Politics
Former Acting Commissioner of the Internal Revenue Service Steve Miller during a hearing in May. Alex Wong/Getty Images. Former Acting Commissioner of the Internal Revenue Service Steve Miller during a hearing in May. Alex Wong/Getty Images.  

Miller was aware of tea party targeting before telling senators there was none

Photo of Alexis Levinson
Alexis Levinson
Political Reporter

WASHINGTON – Outgoing Internal Revenue Service Commissioner Steven Miller said he was aware that IRS employees were using a list of terms that included the phrase “tea party” when he sent a letter to several senators last year denying that the IRS was in any way targeting conservative groups for extra scrutiny.

Testifying before the Senate Finance Committee Tuesday, Miller, appearing on the Hill for the second time in four days, said he was made aware of the list in May of 2012, but that he did not feel his response was a “lie by omission,” as Sen. Orrin Hatch termed it.

“I did not lie, sir … I answered the questions, I answered them truthfully,” Miller insisted, just as he did at a hearing Friday before the House Ways and Means Committee.

“Did I know about the list? Yes. Not before the first letter, actually, I wouldn’t have known that, the second letter we answered those questions,” he said.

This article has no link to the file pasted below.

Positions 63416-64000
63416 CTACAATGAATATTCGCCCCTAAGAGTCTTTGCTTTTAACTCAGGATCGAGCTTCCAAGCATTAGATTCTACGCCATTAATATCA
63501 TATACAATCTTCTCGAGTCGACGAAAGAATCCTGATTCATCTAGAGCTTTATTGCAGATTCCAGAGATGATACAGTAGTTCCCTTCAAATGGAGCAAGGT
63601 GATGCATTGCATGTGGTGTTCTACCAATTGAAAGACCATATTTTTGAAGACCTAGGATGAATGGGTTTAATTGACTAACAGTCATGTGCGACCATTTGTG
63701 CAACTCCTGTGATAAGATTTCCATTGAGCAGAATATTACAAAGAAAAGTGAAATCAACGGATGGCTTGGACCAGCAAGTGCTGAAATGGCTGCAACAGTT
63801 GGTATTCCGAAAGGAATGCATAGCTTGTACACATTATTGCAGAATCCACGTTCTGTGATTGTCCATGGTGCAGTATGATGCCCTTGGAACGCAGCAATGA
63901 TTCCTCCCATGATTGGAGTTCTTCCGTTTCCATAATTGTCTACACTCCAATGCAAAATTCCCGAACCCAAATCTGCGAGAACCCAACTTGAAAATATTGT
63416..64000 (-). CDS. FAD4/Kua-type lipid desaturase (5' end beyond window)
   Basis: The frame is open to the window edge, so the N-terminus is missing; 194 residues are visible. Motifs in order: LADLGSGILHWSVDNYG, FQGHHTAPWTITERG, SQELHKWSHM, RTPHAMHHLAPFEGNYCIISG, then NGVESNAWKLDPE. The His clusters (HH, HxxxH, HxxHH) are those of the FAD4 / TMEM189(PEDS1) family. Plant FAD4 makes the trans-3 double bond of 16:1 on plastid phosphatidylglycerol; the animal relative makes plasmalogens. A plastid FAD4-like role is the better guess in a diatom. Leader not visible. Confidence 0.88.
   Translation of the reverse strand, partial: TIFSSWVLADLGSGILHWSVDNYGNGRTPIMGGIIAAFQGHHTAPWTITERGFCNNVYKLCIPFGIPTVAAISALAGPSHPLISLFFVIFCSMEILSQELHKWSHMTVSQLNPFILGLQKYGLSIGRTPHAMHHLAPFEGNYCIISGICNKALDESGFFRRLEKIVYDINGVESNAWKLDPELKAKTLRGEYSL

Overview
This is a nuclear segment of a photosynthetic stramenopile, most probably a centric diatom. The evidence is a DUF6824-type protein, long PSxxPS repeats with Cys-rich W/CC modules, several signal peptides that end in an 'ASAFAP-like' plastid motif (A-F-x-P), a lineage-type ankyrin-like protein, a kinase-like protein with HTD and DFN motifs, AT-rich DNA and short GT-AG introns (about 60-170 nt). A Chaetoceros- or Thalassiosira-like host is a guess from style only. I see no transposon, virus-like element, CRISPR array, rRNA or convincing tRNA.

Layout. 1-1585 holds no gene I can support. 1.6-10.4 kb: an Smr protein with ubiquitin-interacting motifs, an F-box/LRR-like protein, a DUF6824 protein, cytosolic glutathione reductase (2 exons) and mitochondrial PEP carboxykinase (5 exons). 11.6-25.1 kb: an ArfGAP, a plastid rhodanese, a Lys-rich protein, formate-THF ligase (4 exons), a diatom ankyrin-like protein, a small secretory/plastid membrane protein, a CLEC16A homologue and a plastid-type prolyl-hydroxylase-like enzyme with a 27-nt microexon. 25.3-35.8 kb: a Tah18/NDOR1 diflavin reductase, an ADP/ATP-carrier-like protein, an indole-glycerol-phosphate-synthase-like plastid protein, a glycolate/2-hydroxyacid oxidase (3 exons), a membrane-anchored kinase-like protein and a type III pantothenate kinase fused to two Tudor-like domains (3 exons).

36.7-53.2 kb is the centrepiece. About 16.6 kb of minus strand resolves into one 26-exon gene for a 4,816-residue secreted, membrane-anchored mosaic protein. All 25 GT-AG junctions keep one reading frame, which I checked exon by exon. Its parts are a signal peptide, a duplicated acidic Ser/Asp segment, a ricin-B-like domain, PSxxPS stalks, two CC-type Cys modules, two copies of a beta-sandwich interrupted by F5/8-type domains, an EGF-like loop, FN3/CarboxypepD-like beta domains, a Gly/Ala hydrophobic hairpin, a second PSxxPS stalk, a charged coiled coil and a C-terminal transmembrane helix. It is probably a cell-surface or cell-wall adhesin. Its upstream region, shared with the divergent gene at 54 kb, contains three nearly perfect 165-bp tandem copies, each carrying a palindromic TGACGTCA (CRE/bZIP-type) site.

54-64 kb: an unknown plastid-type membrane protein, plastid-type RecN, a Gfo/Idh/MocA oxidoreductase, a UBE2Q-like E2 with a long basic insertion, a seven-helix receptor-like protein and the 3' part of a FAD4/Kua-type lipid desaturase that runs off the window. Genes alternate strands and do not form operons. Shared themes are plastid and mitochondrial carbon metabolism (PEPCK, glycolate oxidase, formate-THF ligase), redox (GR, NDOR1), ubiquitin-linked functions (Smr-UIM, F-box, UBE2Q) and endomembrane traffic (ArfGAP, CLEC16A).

Miller sent the letters to Finance Committee Ranking Sen. Orrin Hatch in April and September 2012.

“Frankly, this concept of political motivation, I did not agree with that in May, I do not agree with that now,” Miller said, saying that such an analysis was “borne out” by the U.S. Treasury Inspector General for Tax Administration (TIGTA) report.

Former IRS Commissioner Douglas Shulman, who was the commissioner during the time this behavior was taking place, said he was briefed on it in “May of 2012,” adding that he should have been made aware of it sooner: “When someone spotted it, they should have run it up the chain, and they didn’t.”

Shulman insisted that he did not take more obvious extensive action when he was made aware because until the TIGTA report was released, “I did not have the full set of facts.”

“What I knew sometime in spring of 2012 was that there was a list that was being used,” Shulman said. “I knew that the word ‘tea party’ was on the list. I didn’t know what other words were on the list. I didn’t know the scope and severity …didn’t know if groups that were pulled in were groups that would’ve been pulled in anyway.”

“I took what I thought at the time, and I think now, is the proper step … which is make sure that the matter is being looked at by the inspector general,” he said.

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